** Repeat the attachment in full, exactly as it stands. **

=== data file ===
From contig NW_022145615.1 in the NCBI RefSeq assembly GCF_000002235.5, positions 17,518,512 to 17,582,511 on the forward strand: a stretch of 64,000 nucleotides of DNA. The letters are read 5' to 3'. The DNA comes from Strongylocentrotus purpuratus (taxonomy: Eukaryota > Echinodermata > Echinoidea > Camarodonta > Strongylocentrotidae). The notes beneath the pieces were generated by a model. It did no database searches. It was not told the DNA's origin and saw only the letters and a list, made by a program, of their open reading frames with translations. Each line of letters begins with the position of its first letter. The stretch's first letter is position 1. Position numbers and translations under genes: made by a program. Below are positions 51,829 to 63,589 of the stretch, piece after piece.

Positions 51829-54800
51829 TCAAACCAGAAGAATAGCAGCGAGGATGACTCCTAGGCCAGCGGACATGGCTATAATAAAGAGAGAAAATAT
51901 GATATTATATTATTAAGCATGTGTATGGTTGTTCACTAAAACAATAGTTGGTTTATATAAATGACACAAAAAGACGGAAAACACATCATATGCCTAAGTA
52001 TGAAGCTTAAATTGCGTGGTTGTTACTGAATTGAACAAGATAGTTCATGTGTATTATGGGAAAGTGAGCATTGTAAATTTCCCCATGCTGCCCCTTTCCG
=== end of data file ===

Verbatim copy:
From contig NW_022145615.1 in the NCBI RefSeq assembly GCF_000002235.5, positions 17,518,512 to 17,582,511 on the forward strand: a stretch of 64,000 nucleotides of DNA. The letters are read 5' to 3'. The DNA comes from Strongylocentrotus purpuratus (taxonomy: Eukaryota > Echinodermata > Echinoidea > Camarodonta > Strongylocentrotidae). The notes beneath the pieces were generated by a model. It did no database searches. It was not told the DNA's origin and saw only the letters and a list, made by a program, of their open reading frames with translations. Each line of letters begins with the position of its first letter. The stretch's first letter is position 1. Position numbers and translations under genes: made by a program. Below are positions 51,829 to 63,589 of the stretch, piece after piece.

Positions 51829-54800
51829 TCAAACCAGAAGAATAGCAGCGAGGATGACTCCTAGGCCAGCGGACATGGCTATAATAAAGAGAGAAAATAT
51901 GATATTATATTATTAAGCATGTGTATGGTTGTTCACTAAAACAATAGTTGGTTTATATAAATGACACAAAAAGACGGAAAACACATCATATGCCTAAGTA
52001 TGAAGCTTAAATTGCGTGGTTGTTACTGAATTGAACAAGATAGTTCATGTGTATTATGGGAAAGTGAGCATTGTAAATTTCCCCATGCTGCCCCTTTCCG